As we rounded out the loop, we went up to Cadillac Mountain in Acadia, which is the highest point and the grandest overlook in the park. 

Cadillac Mountain

Like everything we saw in Maine, Acadia was a very beautiful place. I’d definitely go back and spend more time there. 

If I were handing out superlatives, I’d still give the nod to Yosemite for the most beautiful national park I’ve been to – but Acadia doesn’t disappoint. 

Homeschooling in Maine

Since the Carrolls are homeschooling too, it was pretty easy to set aside time every day to dive into the school work. 

In fact, the weather was so perfect that our kids took the kitchen and their kids used the deck as their classroom. 

Our very artsy friend, Chiara even led a little art class down by the harbor one day. 

For gym class, we took a boys’ trip up to Boothbay High School and played a little “dads vs. kids” football. 

As I’ve mentioned before, my kids are borderline obsessed with football. As for Jonny’s kid Abe, it’s a little bit of a different story. 

He has more in common with Jack Hannah than he does Patrick Mahomes, which really came in handy at times (more on that in a moment). 

Nevertheless, the boys had a great time playing together all week. Most of the time they played ninjas, but our kids have a way of forcing their friends into playing football eventually, whether they want to or not. 

When we started playing a game out on the high school field, I noticed that the team had left the tackling dummies outside of the equipment shed, we got in a little extra training. Of course, there was no way I was going to let this opportunity pass without reliving the glory days a little bit. 

One game the Carrolls have been playing quite a bit with their kids is charades. 

So a couple of nights, we got all of the kids into a game of charades where the adults would give them something to act out and then the rest of the kids would guess it. 

We were trying to make things a little tougher, so I told Gray to act out “an eagle swooping down and eating a fish.” 

The kids eventually guessed it or at least guessed it was some bird eating a fish. 

This prompted my 6 year old zoologist buddy Abe to point out that Gray picking up a fish with his beak was a real stretch. 

He came up to me and said “Uncle Jake, eagles don’t catch fish with their beak, they use their talons. You were probably thinking of an osprey.”

Yeah… an osprey. That’s what I meant.

#Homeschooled 

Overall, the first few days of actual, hit the books homeschooling have gone quite well.

Hudson in particular has decided he’s voting for homeschooling again next year and really been a pretty happy camper when it’s time for school. 

You remember Hudson, right? 

Hudson Homework

We’ve got a long way to go… and a short time to get there (we’ve listened to that Jerry Reed song a few times on this trip)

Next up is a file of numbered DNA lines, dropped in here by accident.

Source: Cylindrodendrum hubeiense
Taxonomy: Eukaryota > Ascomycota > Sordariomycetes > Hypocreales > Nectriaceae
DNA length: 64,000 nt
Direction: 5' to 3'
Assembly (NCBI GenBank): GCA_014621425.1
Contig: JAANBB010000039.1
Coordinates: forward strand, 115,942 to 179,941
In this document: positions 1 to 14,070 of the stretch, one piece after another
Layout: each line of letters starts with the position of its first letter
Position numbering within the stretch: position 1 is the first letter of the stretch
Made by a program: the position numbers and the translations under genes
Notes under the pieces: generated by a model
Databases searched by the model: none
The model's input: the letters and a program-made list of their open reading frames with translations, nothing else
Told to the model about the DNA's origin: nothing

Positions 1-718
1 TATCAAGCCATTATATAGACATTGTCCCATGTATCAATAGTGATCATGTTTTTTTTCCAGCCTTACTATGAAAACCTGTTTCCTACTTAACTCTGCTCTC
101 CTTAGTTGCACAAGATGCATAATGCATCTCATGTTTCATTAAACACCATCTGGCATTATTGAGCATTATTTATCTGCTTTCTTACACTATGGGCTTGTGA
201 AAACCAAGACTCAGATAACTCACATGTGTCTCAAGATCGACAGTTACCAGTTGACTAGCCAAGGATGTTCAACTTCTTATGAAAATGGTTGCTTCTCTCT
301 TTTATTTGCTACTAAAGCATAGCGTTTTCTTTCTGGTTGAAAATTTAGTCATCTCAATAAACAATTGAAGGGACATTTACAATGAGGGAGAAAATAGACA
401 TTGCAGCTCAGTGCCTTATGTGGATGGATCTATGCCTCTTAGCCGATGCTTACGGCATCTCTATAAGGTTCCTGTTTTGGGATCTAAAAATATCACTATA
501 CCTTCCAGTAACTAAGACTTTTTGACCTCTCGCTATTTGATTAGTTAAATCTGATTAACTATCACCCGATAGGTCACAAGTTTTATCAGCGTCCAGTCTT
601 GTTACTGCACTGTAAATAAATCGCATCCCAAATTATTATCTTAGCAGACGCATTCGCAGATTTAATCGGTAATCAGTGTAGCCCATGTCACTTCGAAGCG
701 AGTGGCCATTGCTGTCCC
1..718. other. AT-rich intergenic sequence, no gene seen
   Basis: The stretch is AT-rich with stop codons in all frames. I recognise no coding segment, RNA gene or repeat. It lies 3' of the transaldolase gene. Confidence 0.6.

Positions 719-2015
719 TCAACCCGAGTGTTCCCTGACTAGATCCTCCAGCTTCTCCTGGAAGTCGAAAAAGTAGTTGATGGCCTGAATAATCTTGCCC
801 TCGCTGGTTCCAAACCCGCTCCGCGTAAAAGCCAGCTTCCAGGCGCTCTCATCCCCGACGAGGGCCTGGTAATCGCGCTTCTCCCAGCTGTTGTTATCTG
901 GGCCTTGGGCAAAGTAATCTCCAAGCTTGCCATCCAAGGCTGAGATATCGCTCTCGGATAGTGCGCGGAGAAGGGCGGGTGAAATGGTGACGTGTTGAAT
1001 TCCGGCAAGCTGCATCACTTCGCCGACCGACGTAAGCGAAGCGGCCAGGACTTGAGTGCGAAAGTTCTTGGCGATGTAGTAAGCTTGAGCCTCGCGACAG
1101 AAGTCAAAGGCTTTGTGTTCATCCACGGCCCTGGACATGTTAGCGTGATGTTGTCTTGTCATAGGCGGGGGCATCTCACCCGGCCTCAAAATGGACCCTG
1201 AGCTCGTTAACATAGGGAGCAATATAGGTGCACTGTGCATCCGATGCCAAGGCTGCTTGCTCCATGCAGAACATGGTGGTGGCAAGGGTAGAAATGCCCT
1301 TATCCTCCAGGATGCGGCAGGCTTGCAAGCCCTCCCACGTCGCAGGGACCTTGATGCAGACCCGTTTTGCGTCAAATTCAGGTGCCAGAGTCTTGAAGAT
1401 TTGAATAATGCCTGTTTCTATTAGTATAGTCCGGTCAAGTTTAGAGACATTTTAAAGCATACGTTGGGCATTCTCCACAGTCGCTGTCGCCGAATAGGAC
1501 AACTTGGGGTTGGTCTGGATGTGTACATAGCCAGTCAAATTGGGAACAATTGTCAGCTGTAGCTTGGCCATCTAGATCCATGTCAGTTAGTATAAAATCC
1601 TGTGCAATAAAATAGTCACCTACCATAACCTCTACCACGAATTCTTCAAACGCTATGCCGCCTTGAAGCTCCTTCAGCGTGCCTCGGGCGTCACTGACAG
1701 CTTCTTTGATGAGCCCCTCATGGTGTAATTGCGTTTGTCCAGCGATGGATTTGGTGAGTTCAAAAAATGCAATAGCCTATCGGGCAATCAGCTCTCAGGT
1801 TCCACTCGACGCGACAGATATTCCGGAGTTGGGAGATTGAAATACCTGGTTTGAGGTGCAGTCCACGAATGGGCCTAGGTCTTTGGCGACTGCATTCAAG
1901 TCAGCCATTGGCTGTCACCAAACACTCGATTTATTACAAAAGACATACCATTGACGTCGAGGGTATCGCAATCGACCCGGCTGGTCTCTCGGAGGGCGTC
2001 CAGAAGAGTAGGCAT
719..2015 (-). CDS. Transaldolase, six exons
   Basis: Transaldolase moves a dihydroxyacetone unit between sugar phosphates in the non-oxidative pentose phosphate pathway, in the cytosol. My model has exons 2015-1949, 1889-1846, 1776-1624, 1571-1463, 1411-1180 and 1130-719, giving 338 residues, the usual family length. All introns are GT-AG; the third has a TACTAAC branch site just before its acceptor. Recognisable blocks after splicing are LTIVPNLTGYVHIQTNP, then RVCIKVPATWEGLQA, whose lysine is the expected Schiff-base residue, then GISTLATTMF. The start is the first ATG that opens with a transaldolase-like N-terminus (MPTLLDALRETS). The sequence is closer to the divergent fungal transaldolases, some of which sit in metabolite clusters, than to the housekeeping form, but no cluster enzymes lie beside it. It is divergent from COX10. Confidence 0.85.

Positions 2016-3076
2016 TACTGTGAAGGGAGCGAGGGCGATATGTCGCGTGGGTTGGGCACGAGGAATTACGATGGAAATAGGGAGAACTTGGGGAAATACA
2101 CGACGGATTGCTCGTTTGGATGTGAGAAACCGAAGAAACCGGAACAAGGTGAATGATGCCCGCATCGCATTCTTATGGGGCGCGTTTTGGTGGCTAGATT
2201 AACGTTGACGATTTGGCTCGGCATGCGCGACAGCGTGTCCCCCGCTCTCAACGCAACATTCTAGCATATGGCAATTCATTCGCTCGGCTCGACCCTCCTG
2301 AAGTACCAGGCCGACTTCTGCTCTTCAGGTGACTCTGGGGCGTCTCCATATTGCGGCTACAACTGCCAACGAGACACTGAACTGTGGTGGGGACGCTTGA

But the schooling is off to a fantastic start. 

Lobster Rolls

You can’t go to Maine without eating a lobster roll, right? 

I’d never actually eaten a lobster roll before, but now I’ve had 3. 

It didn’t seem right to just have one, so I went to 3 places so I could compare and contrast. 

I knew time would only allow me to eat a finite amount of lobster rolls, so I didn’t want to waste time, money, and stomach space on mediocre lobster rolls. 

So I first asked Captain Clive, who is the foremost expert on lobsters that I know, “where would you go to get a good lobster roll around here?”

Clive’s answer? 

“Home.”

Fair enough. 

The most famous lobster roll I ate was at Red’s Eats in Wiscasset. It has no shortage of awards and features on TV, travel magazines, etc. being called one of the best lobster rolls in the world. 

I’d never heard of it, but we saw a line wrapped around a city block when we were driving through the town on our way to Boothbay. 

On our last day in the area, we got to Red’s about 15 minutes before they opened and got in line. All in all, we waited about 45 minutes to try the lobster roll. (Side note: I got the boys their $1 hot dogs and they were the freshly grilled, all beef variety and full of flavor.)

I think the roll lived up to the hype. It was probably my favorite of the three I had, though it was very similar to Shannon’s Unshelled in Boothbay Harbor. 

Both of them are basically just plain lobster meat piled onto a buttered and toasted roll, served with hot garlic butter. It’s pretty hard to screw that up. 

Here’s the one I had from Shannon’s: 

And here is the one I had from Mine Oyster, which was more of a lobster salad than just straight up lobster meat on a bun. 

I enjoyed this one as well, but after I had time to sleep on it I’ve decided that I prefer the lobster & butter only style of lobster roll. I’m sure you’ve been dying to know my opinion on that. 

Wrapping Up Maine 

As we headed out, we spent a night in Portland and took advantage of another beautiful day and went to Old Orchard Beach: 

Of course, many of the classic attractions were closed for Covid, but that just left more time for football. 

Maine was a huge hit!

We had mid-70’s perfect weather the entire time – which may affect how you feel about a place. Would we have loved it as much if it was gray and rainy the whole time? I’m glad I don’t know the answer to that question. 

The Maine we just saw was picture-perfect, full of tons of cool little harbor towns, and seemed to have a pretty laid back vibe. 

We’ve now moved on from Maine and journeyed south, to learn and see more about the American Revolution. 

I will report back soon. 

 

3 thoughts on “Road Schooling in Maine: Lobstering, Lighthouses & Acadia”

  1. Thanks for sharing! Enjoyed the read. Your writing style reminds me of the narrator/writer (?) in “Stand by Me”. You have a huge gift Jake!